Day of high farce ends on a low note
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Day of high farce ends on a low note

At 4.30 on Thursday afternoon the Prime Minister and the Opposition leader began their valedictory speeches - the nice end-of-year speeches where they set aside partisan politics for a moment and gesture to the higher values of family and peace on earth.

About 15 minutes earlier, Leader of the House Christopher Pyne tweeted this: “Labor has chosen to allow terrorists and paedophiles to continue their evil work in order to engage in point scoring”.

Lonely at the top: Prime Minister Scott Morrison during debate in the House of Representatives at Parliament House in Canberra on  Thursday.

Lonely at the top: Prime Minister Scott Morrison during debate in the House of Representatives at Parliament House in Canberra on Thursday.Credit:Alex Ellinghausen

It was less than Christmassy. (He later deleted it.)

Pyne was referring to the stalled passage of so-called encryption legislation, which gives police the power to surveille encrypted messages.

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That legislation, the Prime Minister had said earlier in the day, needed to be passed immediately, or we would risk said bad guys (terrorists and paedophiles) threatening our national security over Christmas.

But the encryption legislation was held up while the Senate debated amendments to other legislation, amendments backed by Labor and the Greens, and opposed by the government, that would allow asylum-seekers to be transferred more easily to Australia from offshore processing centres based on medical advice.

The government said Labor was deliberately delaying the encryption bill to embarrass it over the medical transfer legislation.

It was these two sets of legislation that were at the centre of the giant parlia-storm that broke on Thursday afternoon, the details of which which ordinary people with normal lives to get on with, may have missed.

Both sides blamed the other as Coalition senators stalled debate on the medical transfer amendments.

Why stall? Because if those amendments were passed and sent back to the lower house, they might have passed there too, against the wishes of the government.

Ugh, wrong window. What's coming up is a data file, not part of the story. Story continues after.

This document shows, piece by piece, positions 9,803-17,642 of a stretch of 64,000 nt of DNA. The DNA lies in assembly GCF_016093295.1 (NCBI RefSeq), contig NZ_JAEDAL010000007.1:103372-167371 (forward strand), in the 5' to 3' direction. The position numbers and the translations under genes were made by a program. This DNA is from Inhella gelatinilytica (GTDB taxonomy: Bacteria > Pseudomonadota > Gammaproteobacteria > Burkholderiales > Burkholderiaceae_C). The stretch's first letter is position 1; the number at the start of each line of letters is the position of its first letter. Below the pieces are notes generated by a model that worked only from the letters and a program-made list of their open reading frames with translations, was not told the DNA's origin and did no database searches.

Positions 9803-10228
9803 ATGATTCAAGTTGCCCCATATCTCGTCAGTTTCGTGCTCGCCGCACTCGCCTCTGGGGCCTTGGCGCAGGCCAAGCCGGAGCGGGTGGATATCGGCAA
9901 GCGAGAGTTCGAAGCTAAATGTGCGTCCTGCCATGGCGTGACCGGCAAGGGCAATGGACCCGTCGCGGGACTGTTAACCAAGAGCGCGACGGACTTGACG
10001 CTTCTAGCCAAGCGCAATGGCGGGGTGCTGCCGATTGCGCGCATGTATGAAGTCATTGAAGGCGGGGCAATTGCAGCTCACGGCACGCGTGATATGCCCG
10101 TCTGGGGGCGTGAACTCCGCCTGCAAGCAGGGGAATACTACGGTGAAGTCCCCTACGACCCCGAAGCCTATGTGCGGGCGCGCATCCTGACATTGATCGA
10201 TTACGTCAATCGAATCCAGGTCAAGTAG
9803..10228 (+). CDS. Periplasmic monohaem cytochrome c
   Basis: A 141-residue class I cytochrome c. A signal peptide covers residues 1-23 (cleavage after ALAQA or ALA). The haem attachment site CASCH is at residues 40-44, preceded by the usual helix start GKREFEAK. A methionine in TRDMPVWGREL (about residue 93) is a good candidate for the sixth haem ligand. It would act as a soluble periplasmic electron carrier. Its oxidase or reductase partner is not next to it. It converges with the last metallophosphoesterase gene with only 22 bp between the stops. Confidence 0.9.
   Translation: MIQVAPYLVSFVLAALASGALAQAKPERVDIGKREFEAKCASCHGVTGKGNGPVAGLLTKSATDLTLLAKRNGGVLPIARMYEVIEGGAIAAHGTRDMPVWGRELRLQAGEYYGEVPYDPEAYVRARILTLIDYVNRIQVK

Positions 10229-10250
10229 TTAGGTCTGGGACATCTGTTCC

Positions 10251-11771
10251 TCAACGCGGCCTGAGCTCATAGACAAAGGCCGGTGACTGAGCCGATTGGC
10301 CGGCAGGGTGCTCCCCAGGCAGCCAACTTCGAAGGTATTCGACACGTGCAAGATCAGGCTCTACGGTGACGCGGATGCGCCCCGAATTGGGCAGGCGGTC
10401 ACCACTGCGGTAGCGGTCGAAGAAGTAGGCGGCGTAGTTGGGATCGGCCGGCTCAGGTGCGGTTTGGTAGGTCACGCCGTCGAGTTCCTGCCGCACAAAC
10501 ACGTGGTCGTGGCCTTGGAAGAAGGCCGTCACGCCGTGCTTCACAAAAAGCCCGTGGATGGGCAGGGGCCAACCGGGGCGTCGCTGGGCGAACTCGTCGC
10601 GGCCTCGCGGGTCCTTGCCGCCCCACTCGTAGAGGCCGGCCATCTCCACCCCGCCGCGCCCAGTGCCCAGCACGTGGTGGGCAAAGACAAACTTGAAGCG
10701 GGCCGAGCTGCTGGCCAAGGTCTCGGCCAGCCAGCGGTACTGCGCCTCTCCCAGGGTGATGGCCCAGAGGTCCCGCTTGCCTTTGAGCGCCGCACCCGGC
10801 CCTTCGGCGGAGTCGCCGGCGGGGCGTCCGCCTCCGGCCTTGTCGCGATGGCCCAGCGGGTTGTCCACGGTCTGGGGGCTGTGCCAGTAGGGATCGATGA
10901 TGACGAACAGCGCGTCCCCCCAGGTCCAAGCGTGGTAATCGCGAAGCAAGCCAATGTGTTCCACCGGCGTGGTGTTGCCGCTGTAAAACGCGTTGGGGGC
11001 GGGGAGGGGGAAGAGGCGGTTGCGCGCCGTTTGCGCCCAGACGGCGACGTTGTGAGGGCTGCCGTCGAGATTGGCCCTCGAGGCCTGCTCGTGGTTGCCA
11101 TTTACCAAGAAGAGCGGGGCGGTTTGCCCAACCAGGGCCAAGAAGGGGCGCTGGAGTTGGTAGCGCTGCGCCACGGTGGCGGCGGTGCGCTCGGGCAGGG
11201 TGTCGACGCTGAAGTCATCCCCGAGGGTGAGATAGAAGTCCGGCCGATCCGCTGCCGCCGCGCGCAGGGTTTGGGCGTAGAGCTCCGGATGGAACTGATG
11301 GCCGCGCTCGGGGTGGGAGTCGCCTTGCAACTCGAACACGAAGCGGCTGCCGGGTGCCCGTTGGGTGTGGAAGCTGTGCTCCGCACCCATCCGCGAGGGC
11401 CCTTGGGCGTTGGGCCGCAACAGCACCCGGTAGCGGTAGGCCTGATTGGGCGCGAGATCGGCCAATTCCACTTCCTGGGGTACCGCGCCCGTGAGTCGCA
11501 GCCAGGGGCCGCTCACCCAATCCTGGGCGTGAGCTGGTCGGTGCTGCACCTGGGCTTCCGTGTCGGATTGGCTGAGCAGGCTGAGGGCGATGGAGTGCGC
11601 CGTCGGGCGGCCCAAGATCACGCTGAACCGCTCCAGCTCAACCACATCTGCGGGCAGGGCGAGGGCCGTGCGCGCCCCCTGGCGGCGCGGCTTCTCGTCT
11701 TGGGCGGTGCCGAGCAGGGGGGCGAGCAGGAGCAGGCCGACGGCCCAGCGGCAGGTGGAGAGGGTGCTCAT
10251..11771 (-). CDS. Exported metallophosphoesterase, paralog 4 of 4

The government would have been in the odd, near-once-in-a-century position, of having laws it opposed, enacted, on its watch.

That would have put it in an embarrassing and untenable position.

So instead, it chose to delay all business until the House of Representatives shut down for the year.

The government decided it would rather no bills get processed, not the embarrassing medical transfers one, and not the paedophile-and-terrorist blocking one either.

It was high farce, with Cory Bernardi deliberately delaying the whole show in the Senate, Penny Wong being accused of “bad manners”, and the Senate President giving everyone a toilet break about 4pm, because they had been at it for more than two hours without one.

It was difficult to feel sympathy for them, or their bladders.

After the House of Representatives rose, Opposition Leader Bill Shorten hoisted himself up to the moral high ground and offered to pass the encryption laws (unamended) in the Senate, effectively capitulating to the government on that legislation.

"I couldn't go home and leave Australians over Christmas without some of the protections we all agree are necessary," he said, with sad gravity.

"Someone has got to act ... like the grownup in the room. We are ready for that."

So what does it mean for us kids, the ordinary people?

It shows that the government is so afraid of a humiliating defeat in the lower house that it was prepared to sacrifice the passage of legislation it said was vital to our national security, while using it as an opportunity to frame the opposition as helping terrorists and paedophiles.

It shows the Opposition is prepared to play as dirtily on tactics as former opposition leader Tony Abbott did during Julia Gillard's minority government.

But anyway, Merry Christmas. And Happy New (Election) Year.

Jacqueline is a senior journalist, columnist and former Canberra press gallery sketch writer for The Sydney Morning Herald.

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